Petroleum is simultaneously one of the most used and reviled discoveries of the modern world. It is a broad term that covers both crude oil and petroleum products. However, people sometimes use the words petroleum and oil interchangeably. The word petroleum comes from the Latin word for rock, petra’, and ‘oleum, which means oil.

Like coal and natural gas, it is a fossil fuel that was formed millions of years ago underground from the decomposition of dead matter. Petroleum can be used to make fuel or used in a range of products in the same way as other fossil fuels.

However, petroleum usage also leads to huge amounts of carbon dioxide being released into the air. As the planet rapidly heats up, scientists say that it is time to phase it out or we risk catastrophe.

What is petroleum, as refined and crude oil, used for?

Petroleum is used for a range of products and materials, both when it is unrefined (crude) and refined. It is primarily used for transport. Refined petroleum is used to make gasoline – also known as petrol or gas – and is the fuel for most cars and trucks worldwide.

Petroleum is also used to make fuel for heating, planes and electricity production. Industries also use petroleum-derived products to make hundreds of goods, from plastics, clothing and dyes to solvents. It can also be used to heat up products like steel or run ships to transport goods globally. In fact, most of the world’s transport runs on petroleum-derived products.

What are its uses in Australia?

Petroleum-derived products also account for a large portion of Australia’s energy mix. Oil captures the largest share of Australia’s energy consumption at 37 per cent. This includes oil used for transport as well as electricity production. After that comes coal at 28 per cent. It is primarily used to make electricity or used by industry for heating. That is followed by natural gas (methane) at 27 per cent. Only seven per cent of Australia’s energy use currently comes from clean sources. 

Photo by Erik Mclean

How is natural gas produced from coal and oil?

Natural gas is a fossil fuel usually found alongside coal and oil reserves under the ground. Fossil fuels were formed millions of years ago after layers and layers of dead organic matter were compressed and heated up under the Earth’s crust. That slowly turned them into fossilised matter, like coal, oil and natural gas.

Natural gas can be found in coal pores and is called ‘coalbed methane’. When it is found alongside oil reserves under the ground, it is referred to as ‘associated natural gas’.

Companies employ geologists to use seismic surveys on land and sea to look for places where natural gas and oil is likely to be found. Geologists look at rock formations and other information from seismic surveys to determine where natural gas could be located. Once drilling starts and methane, coal or oil are found, specialised equipment is used to capture the natural gas. Once captured, it is refined and processed so it can be sold.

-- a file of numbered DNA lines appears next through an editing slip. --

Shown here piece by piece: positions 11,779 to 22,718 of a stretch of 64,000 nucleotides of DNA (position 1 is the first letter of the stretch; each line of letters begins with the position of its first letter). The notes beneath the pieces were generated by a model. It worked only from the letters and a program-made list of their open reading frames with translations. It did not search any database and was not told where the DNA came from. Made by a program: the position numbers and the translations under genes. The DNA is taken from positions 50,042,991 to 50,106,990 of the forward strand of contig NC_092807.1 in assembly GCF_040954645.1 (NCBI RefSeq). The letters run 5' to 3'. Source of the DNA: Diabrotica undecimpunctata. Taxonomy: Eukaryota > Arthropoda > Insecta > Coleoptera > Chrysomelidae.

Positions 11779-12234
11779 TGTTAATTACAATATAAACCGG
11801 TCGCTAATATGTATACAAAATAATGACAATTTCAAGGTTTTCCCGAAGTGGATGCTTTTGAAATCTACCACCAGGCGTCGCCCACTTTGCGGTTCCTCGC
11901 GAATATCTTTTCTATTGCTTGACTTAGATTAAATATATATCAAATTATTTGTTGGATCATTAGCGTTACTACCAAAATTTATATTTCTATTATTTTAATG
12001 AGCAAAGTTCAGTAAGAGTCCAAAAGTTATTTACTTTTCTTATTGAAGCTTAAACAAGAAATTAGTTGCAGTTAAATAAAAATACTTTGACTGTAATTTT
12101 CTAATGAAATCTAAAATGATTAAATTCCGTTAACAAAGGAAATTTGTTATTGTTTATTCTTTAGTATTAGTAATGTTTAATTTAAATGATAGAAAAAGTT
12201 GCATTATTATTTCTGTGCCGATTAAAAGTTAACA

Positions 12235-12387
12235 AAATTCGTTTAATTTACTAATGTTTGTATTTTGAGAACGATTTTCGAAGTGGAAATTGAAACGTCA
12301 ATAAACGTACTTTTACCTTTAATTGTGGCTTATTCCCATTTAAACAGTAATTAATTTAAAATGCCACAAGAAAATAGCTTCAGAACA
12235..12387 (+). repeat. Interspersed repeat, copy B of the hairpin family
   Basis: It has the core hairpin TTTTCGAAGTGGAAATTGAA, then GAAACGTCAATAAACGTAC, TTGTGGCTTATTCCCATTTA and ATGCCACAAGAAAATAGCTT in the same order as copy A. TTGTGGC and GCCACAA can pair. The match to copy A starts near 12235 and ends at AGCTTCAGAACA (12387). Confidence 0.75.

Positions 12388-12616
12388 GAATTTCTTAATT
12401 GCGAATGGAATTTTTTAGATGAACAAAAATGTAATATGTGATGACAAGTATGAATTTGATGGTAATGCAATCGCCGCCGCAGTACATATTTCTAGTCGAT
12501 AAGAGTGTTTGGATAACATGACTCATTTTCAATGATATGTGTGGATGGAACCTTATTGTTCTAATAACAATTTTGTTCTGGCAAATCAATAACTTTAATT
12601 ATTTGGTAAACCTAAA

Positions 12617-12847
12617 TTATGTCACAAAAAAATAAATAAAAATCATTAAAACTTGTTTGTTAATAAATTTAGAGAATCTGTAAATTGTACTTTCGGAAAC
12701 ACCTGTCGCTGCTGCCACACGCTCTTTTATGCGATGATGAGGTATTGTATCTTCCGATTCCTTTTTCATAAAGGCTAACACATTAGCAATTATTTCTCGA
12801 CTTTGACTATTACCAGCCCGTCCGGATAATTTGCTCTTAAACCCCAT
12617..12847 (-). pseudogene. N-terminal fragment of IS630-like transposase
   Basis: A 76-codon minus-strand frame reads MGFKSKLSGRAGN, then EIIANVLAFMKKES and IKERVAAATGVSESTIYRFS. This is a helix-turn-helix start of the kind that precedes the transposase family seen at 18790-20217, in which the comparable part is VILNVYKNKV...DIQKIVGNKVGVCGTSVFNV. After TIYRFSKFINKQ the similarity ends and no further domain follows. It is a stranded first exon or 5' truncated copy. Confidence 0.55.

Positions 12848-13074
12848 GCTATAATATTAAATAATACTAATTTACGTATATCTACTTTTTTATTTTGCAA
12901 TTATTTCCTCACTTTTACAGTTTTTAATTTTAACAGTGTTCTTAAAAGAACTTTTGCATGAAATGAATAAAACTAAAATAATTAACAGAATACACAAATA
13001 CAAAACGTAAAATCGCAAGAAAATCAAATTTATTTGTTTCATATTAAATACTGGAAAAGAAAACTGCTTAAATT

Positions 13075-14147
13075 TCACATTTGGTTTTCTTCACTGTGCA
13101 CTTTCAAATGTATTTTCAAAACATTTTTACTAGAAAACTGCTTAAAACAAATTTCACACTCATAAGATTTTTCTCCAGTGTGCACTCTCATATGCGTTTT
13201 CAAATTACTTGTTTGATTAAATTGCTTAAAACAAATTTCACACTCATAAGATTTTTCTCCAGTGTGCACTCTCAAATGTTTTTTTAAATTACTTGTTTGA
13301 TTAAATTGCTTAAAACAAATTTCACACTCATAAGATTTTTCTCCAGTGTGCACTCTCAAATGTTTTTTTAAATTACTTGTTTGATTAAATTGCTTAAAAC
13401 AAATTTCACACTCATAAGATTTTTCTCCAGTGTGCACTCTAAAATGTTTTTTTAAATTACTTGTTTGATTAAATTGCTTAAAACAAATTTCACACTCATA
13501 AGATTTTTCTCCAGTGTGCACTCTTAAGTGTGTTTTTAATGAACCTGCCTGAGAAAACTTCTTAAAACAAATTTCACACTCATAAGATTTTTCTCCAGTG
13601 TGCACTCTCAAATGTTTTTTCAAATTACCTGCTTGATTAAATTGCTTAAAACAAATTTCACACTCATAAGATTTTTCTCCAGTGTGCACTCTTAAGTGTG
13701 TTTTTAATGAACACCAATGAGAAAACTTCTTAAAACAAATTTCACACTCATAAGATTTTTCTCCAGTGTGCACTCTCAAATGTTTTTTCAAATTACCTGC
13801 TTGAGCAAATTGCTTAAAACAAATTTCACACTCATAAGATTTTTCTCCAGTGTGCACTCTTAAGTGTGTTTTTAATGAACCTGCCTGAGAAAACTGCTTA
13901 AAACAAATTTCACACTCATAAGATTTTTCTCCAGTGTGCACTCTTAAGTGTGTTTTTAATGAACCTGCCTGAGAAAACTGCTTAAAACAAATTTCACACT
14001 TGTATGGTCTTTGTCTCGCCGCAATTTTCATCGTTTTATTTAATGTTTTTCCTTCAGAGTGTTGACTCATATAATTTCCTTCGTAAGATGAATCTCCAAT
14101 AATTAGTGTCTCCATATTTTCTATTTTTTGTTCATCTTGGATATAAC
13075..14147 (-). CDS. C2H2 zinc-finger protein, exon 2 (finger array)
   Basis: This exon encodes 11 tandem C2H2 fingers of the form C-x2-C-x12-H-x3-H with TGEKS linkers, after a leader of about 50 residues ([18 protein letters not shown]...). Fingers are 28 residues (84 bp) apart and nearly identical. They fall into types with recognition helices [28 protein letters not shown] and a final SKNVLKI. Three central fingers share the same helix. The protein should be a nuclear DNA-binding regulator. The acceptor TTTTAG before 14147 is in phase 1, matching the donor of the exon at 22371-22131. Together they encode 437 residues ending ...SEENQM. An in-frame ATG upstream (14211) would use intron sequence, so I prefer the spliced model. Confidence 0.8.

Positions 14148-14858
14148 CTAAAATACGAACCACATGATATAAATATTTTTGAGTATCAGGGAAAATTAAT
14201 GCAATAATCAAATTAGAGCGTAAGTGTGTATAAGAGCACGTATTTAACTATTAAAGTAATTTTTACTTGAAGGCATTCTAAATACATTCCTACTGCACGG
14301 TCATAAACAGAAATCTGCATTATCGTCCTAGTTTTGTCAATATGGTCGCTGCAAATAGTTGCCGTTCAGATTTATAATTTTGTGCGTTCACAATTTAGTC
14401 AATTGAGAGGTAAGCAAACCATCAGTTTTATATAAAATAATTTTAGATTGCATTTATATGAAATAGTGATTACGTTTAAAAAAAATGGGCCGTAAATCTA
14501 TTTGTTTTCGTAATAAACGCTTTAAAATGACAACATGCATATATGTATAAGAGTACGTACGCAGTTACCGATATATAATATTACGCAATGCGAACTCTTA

The mining and production of fossil fuels – such as coal and petroleum – releases methane into the atmosphere. These are usually called fugitive emissions. This is particularly problematic as methane is around 84-87 times worse than carbon dioxide in retaining heat and warming up the atmosphere over 20 years. In fact, scientists say that cutting methane emissions would be the fastest and easiest way to cut our greenhouse gas emissions. This would stop the slide towards catastrophic climate change. 

What are the biggest oil sands in Australia?

Oil sands are a type of oil extraction usually found in Canada. However, they can also be located in Australia. Australia has large amounts of oil shale, a type of sedimentary rock that is also a fossil fuel. Traditionally, it has been quite difficult for Australian oil companies to extract oil from such reserves. But, in recent years, companies have started to use Canadian technology to extract such oil. Critics say that such mining conducted in Queensland seriously threatens the Great Barrier Reef.

Oil sands are an extremely energy-intensive and polluting form of oil recovery. In Canada, large pools of toxic sludge are created as a byproduct. These ‘tailings ponds’ are so big that they can be seen from outer space. This is a key reason why oil sands receive vociferous criticism and are being shunned by an increasing number of investors. 

Australia is a net importer of petroleum rather than an exporter. If the country moves towards electric-powered vehicles, Australians would be less dependent on expensive petroleum imports.